Heart disease continues to be the greatest health threat to Americans and is still the leading cause of death worldwide. Find great information compiled by the U.S. National Institutes of Health to help take care of your heart and the hearts of those you love. The American Heart Association also has great online heart health lessons for co-workers, family and friends.
Hear IU Health Heart specialists Julie Clary, MD, Balaji Tamarappoo, MD, PhD, and William Gill, MD offer more about modern approaches to heart disease detection and prevention at this 'Talk with a Doc' IU Health Webinar.
Krannert Cardiovascular Research Center Highlights
Sudden blockage of coronary arteries supplying the myocardium contributes to millions of ST-elevation acute myocardial infarction (MI) in the world each year. Early reperfusion therapy in ST-elevation MI is lifesaving and is recommended by multiple societal guidelines as it can stop the initial wave of cardiomyocyte cell death and reduce the final MI size -- a key predictor of major adverse cardiovascular outcomes in the post MI setting. However, the benefit of reperfusion therapy is often paradoxically diminished as reperfusion itself can potentially double the MI size. Over the past few decades there have been extensive efforts to mitigate this reperfusion induced injury. Yet, why some patients experience extensive infarct expansion following reperfusion while others do not remains unclear. As a result, all reperfused MI patients are treated the same and currently there are no highly effective therapies which can target those patients at the greatest risk for extensive myocardial damage following reperfusion – leading to a number of calls to gather further insight into reperfusion therapy.
One of the known, yet underappreciated, consequences of reperfusion therapy is myocardial hemorrhage, which is reported to occur in ~50% of the reperfused MI patients. However, whether reperfusion hemorrhage contributes to final infarct size is not known. In his paper that was recently published in the high impact Journal of the American College of Cardiology, Dr. Rohan Dharmakumar and his team demonstrates that if the MI zone becomes hemorrhagic in response to reperfusion, it can significantly expand the MI size in post reperfusion period, independent of well-known predictors of MI size (ischemic extent and time). Their studies which followed MI size through the lens of time-resolved assessment of blood markers and noninvasive imaging confirmed their hypothesis. Controlling for infarct size immediately after reperfusion, they found that hemorrhage within the area at risk is a major determinant of final MI size. Dr. Dharmakumar and his team believe these findings transform the understanding of the role of hemorrhage in MI expansion and will trigger investigations for advancing acute care management, risk assessment and future therapeutics.
Erin Wilkerson, NP completed the Emerging Leaders Program through IU Health. This program is a six-month curriculum developed by the Learning Institute. It is designed to develop hard and soft leadership skills in team members who have demonstrated leadership across many planes but that are currently not in official leadership positions. Participants explore basic leadership and management topics, including effective communication and presentation skills, building trust, leadership coaching and time management. In addition to classroom sessions, emerging leaders are offered mentorship, leader debriefs, small group work and a variety of exposure to leaders at all levels, through storytelling, interviewing, panel discussions and more.
Honors and Recognitions
Congratulations to Dr. Onyedika Ilonze for being selected as a member of the Heart Failure and Transplant Section Leadership Council for a three year term starting in April 2022. Additionally, Dr. Ilonze was selected to attend the ACC Upping Your Game clinical trials research training program that lasts for three sessions from January to November 2022.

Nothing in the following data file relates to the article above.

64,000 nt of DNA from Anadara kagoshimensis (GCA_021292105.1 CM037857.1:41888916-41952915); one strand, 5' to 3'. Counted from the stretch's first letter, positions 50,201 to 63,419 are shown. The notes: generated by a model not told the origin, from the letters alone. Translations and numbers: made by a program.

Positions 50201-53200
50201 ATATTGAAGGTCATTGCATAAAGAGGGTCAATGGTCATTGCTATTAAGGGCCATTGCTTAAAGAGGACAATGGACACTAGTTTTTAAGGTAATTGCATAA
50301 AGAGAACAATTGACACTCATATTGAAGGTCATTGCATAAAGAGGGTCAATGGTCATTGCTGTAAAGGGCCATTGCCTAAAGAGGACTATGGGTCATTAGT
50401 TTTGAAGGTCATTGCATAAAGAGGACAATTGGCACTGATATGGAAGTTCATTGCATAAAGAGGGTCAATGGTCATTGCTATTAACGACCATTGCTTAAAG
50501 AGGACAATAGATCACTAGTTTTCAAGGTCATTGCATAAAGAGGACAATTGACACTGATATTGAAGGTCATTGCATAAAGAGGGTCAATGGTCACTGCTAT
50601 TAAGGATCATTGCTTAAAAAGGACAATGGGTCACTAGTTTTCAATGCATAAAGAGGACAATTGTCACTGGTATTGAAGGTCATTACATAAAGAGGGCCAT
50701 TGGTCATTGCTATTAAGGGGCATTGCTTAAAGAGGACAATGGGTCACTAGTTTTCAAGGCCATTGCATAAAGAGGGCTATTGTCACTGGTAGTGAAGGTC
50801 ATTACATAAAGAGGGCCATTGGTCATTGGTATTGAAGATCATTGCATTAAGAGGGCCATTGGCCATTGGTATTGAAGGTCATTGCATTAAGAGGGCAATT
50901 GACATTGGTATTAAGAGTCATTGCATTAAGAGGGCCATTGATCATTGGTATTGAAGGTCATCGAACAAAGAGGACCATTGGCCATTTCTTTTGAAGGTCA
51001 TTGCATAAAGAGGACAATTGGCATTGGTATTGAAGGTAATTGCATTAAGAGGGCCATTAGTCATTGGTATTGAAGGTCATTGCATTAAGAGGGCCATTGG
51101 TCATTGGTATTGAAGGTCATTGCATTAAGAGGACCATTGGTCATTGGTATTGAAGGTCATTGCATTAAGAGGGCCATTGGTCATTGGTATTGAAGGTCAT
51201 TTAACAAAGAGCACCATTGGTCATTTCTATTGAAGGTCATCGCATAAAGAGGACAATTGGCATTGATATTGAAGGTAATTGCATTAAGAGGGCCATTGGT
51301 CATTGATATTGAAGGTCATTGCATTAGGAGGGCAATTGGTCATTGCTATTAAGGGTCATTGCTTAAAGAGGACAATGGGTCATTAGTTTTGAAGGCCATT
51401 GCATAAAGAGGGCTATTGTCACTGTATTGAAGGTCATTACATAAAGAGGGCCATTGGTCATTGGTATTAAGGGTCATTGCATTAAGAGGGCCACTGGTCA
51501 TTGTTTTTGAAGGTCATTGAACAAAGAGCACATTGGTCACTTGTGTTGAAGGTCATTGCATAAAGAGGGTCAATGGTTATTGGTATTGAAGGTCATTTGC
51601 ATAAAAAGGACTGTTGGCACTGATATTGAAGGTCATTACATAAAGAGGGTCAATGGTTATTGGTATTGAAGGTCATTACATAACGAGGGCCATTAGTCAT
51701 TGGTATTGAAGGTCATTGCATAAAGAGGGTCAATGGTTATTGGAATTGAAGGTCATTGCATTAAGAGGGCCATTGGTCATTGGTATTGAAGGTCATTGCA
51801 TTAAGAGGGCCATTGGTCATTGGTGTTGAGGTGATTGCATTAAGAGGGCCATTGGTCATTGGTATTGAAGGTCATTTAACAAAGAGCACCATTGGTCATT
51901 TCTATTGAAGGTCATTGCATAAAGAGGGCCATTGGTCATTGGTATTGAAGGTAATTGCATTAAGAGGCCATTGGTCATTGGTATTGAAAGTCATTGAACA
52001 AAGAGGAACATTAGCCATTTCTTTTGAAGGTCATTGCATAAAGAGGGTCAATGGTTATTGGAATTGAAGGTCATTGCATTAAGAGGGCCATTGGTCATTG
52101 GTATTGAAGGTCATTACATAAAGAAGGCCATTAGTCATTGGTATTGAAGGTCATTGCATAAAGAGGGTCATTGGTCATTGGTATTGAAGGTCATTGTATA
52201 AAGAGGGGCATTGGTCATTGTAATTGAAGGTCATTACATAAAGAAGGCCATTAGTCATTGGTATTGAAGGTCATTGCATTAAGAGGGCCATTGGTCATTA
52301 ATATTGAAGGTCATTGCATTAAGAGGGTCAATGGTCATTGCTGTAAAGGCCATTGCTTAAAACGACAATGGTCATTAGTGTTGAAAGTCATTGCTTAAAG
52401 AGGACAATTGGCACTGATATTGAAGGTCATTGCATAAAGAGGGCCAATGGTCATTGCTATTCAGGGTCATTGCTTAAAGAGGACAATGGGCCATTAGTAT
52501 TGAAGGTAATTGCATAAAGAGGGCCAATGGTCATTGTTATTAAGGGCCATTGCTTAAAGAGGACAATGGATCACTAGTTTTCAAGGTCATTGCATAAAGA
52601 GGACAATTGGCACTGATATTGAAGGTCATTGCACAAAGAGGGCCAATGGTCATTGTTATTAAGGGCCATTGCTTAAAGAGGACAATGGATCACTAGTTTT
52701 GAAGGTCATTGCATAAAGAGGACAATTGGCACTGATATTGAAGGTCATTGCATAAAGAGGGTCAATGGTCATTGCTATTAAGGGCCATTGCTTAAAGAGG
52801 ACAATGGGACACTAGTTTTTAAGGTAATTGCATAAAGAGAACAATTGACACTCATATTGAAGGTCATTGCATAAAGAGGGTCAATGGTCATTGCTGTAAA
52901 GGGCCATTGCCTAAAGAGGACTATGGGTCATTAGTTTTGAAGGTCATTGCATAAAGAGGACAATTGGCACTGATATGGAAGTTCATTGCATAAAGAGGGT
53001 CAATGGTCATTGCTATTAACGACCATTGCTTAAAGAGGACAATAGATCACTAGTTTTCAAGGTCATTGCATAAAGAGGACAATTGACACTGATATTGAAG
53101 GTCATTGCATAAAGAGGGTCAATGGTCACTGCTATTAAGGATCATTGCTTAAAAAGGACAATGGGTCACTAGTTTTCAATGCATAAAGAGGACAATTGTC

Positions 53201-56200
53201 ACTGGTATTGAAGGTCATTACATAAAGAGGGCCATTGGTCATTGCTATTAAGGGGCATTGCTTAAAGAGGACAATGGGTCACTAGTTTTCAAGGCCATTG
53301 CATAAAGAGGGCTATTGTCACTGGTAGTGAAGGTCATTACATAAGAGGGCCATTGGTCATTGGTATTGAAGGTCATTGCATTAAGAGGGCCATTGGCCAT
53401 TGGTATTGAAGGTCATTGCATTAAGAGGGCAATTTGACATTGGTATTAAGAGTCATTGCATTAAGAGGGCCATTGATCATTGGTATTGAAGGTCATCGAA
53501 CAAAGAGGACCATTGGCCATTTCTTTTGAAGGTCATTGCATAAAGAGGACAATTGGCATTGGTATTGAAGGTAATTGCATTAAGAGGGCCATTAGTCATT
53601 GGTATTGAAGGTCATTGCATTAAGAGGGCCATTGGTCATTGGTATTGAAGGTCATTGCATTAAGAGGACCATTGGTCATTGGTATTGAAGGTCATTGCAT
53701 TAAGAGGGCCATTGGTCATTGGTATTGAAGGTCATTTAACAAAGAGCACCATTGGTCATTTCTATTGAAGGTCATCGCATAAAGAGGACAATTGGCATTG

Dr. Asad Torabi and colleagues demonstrated the impact of social deprivation on cardiovascular outcomes in their paper recently published in the Catheterization & Cardiovascular Interventions Journal . Higher social deprivation was associated with higher risk of all-cause death as well as specifically cardiovascular death and recurrent MI among patients with a diagnosis of diabetes. There was no significant association demonstrated among patients without diabetes.
Cheers to our Advanced Heart Failure Team for their extensive comments on the topic "Heart Failure and Transplantation: Key Wins in 2021" in the Cardiology Magazine. There were many great advances in the field of heart failure and cardiomyopathies last year. The whole new class of drugs - myosin modulators - were introduced and tested in randomized clinical trials for heart failure with reduced ejection fraction, and even more importantly, in hypertrophic obstructive cardiomyopathy. A number of other trials advanced the management of heart failure by testing SGLT-2 inhibitors. Moreover, a great deal of knowledge has been accumulated in the area of cardiac involvement in COVID-19, including clinical outcomes and immunosuppression strategies and clinical variants.
Dr. Rolf Kreutz's recent publication in the Journal of the American Heart Association analyzed data from 9 centers in the IGNITE network pharmacogenetics working group where CYP2C19 genotyping was studied in the setting of PCI. Carriers of loss-of-function alleles of CYP2C19 who are treated with ticagrelor were at lower risk for major atherothrombotic events than those treated with clopidogrel. There was no significant differences in MACE events for patients with normal CYP2C19 metabolizer status (no loss-of-function) treated with clopidogrel as compared to ticagrelor or prasugrel. The results suggested that PCI patients treated with clopidrogrel should undergo genotyping so that CYPC219 loss-of-function carriers can be treated with alternate therapy.
Hoosier Health Series
Learn why the opioid crisis has IU Health experts concerned about the drug's impact on heart health. Join Pantila Bateman, MD, on and Michele Saysana MD, FAAP, on February 23 at noon for a discussion about how you can help stop the stigma and help reduce the impact of this crisis.
Do you have a story that reflects the strength of our statewide system for cardiovascular care?
Please email OneIUCV@iu.edu so we can share with the team!
Cardiovascular disease is the number one cause of death worldwide—and in Indiana. Cardiovascular diseases claim more lives each year than the next three leading causes combined. To meet this challenge, the Cardiovascular Institute brings together highly skilled caregivers, researchers, and educators into close collaboration to improve the health of patients and communities across Indiana.